Monday, December 31, 2012
Doug and Lori Chandler: The Plastic Sax People of the Year
Two of the most valuable people on Kansas City's jazz scene are amateur musicians. Doug Chandler plays drums. Lori Chandler is a bass guitar student. Yet the couple's musical talents have nothing to do with the crucial contribution they've made to the area's live music landscape. The co-owners of Take Five Coffee + Bar are Plastic Sax's 2012 people of the year.
As several conventional jazz venues have shuttered or shifted formats, the Chandlers have provided an increasingly ambitious refuge for the music at Take Five. The couple spoke to Plastic Sax at their home earlier this month about their experiences since opening Take Five on January 2, 2010.
"It started out as just a coffee shop," Doug said. "We didn't set out to do music."
Take Five was the site of a fundraiser designed to help finance the European trip of jazz act Diverse in early 2010. Shortly afterwards guitarist Ron Carlson contacted the Chandlers about the possibility of booking additional jazz performances. Other musicians, including Stan Kessler, were soon added to the mix.
A jazz venue was born.
"We started taking what was in our business plans for marketing and using that money to pay bands," Lori said.
"We make our money five dollars at a time," Doug added. "The rest of the business is very important to us but the jazz sets us apart."
The unconventional strategy isn't without risk.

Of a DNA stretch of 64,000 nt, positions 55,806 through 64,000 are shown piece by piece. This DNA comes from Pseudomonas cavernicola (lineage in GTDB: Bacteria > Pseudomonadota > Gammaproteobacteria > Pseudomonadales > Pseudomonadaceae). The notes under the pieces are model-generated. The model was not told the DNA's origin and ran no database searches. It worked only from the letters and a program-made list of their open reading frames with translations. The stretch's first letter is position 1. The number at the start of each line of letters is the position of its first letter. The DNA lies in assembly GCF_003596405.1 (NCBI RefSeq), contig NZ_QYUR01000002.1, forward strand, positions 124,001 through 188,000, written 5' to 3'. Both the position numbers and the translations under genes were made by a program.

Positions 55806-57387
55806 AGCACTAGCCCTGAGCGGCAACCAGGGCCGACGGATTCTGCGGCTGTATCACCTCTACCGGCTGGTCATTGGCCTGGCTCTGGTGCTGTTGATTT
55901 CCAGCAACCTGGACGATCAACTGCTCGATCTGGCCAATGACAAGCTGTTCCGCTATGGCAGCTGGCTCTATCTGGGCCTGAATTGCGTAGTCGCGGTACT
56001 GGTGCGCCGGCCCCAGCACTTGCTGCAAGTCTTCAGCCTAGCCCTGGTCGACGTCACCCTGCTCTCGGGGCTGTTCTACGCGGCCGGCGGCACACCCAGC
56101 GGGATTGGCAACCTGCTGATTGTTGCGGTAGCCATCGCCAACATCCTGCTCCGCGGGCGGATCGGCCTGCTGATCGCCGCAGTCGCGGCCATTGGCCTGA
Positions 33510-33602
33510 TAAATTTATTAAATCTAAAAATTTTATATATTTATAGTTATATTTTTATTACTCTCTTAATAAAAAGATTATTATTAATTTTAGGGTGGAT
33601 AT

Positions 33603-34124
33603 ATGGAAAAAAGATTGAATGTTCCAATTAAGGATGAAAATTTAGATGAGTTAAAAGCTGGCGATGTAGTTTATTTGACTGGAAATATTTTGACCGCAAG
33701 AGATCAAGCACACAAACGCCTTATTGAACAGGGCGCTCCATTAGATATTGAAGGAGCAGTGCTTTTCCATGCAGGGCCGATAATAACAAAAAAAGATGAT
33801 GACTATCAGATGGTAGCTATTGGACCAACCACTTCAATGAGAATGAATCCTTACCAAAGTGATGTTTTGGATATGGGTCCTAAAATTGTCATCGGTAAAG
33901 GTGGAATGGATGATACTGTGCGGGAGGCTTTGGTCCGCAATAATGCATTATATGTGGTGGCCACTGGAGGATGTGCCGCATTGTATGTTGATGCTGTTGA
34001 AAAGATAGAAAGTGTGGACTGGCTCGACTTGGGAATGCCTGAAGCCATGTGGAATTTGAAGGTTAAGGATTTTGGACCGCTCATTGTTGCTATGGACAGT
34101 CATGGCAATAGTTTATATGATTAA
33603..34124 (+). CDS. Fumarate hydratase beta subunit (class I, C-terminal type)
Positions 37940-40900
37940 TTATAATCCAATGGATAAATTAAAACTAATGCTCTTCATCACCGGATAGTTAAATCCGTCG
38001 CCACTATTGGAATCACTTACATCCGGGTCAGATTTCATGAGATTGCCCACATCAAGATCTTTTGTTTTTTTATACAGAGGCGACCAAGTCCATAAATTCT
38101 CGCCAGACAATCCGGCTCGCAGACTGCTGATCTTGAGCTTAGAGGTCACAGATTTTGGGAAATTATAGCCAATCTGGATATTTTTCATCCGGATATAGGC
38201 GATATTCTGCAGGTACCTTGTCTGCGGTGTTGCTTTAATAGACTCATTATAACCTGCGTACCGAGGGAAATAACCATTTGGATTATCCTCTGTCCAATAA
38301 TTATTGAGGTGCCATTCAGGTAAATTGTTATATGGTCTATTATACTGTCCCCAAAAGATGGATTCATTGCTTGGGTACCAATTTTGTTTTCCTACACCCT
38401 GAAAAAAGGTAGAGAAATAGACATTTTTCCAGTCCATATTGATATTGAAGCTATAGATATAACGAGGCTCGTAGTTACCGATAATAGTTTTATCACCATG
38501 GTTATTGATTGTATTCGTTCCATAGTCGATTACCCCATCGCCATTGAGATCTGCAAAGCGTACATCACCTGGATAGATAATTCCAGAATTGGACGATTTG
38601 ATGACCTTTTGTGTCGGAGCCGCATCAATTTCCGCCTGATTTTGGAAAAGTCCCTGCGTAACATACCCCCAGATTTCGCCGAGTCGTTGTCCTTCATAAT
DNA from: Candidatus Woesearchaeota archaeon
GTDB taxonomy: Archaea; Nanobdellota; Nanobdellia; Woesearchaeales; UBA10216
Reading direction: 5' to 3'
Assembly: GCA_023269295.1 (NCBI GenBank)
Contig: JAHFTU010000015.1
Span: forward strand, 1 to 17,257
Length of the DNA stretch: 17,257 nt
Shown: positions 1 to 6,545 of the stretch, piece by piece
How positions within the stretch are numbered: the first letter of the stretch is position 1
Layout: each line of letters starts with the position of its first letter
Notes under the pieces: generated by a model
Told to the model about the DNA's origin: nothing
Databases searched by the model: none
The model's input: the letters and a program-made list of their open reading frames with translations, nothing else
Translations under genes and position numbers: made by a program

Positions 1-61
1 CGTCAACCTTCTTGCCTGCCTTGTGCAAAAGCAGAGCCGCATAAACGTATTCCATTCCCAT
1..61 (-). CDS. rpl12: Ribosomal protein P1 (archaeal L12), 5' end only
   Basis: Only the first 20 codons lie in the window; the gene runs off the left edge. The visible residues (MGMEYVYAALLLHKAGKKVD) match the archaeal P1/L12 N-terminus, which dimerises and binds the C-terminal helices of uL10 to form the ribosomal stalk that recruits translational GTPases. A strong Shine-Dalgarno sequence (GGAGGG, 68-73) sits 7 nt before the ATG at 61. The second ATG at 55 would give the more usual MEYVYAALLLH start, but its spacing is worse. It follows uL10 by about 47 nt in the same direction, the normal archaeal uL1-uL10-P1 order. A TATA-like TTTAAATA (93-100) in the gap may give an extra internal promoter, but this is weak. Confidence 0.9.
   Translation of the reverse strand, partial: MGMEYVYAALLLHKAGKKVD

"Some nights it works amazingly well. Other nights it doesn't," Lori said. "To a certain extent that's how we gauge who is going to come back. To come back you have to be someone we're really passionate about or make money for us."
Musicians have learned to respect Take Five in spite of its suburban location in southern Johnson County.
"Every time a musician plays there for the first time I have to imagine what's going through their head is, 'I'm going out to Leawood and I'm going to play in a coffee shop'," Lori suggests. "They get out there and they have a crowd and that crowd is hanging on every note. And all of a sudden it's cool. But it takes getting over that 'coffee shop in Leawood' thing."
Audiences have also been remarkably receptive.
"There's something about the intimacy," Doug explained. "The overall concept of Take Five is we try to make it like your satellite living room. It's as comfortable as going into your own front room but you don't have to do the dishes. You can be your own host in our place. That intimacy carries over when we set a band in a corner of the room and someone like Clint Ashlock is blowing his trumpet right in front of a twelve-year-old kid in a comfy chair. The kid is mesmerized by what Clint's doing. Parents realize that's something you can't get anywhere else. They can have a glass of wine yet not feel like they're going into a bar."
The room's excellent acoustics enhance the experience.
"We got super lucky," Lori noted. "The one thing I would change about the room is the damn pole."
The unfortunate placement of a structural beam seems to be one of the few barriers between Take Five and the area's musicians.
"We look at the musicians like family. We want to be a place where they will try out things that won't try out somewhere else," Doug said. "They're partners. We want them to do well and they want us to do well."
Lori is philosophical about the relationship.
"We appreciate the music. We will continue to book music that we really like and people that we really like and push the limits," she said. "We're not just a venue. We care about the musicians and the people that come to see them. I just want to be part of the jazz community."
The previous Plastic Sax people of the year are Jeff Harshbarger in 2011, Mark Lowrey in 2010 and Hermon Mehari in 2009.
(Image supplied by Doug and Lori Chandler.)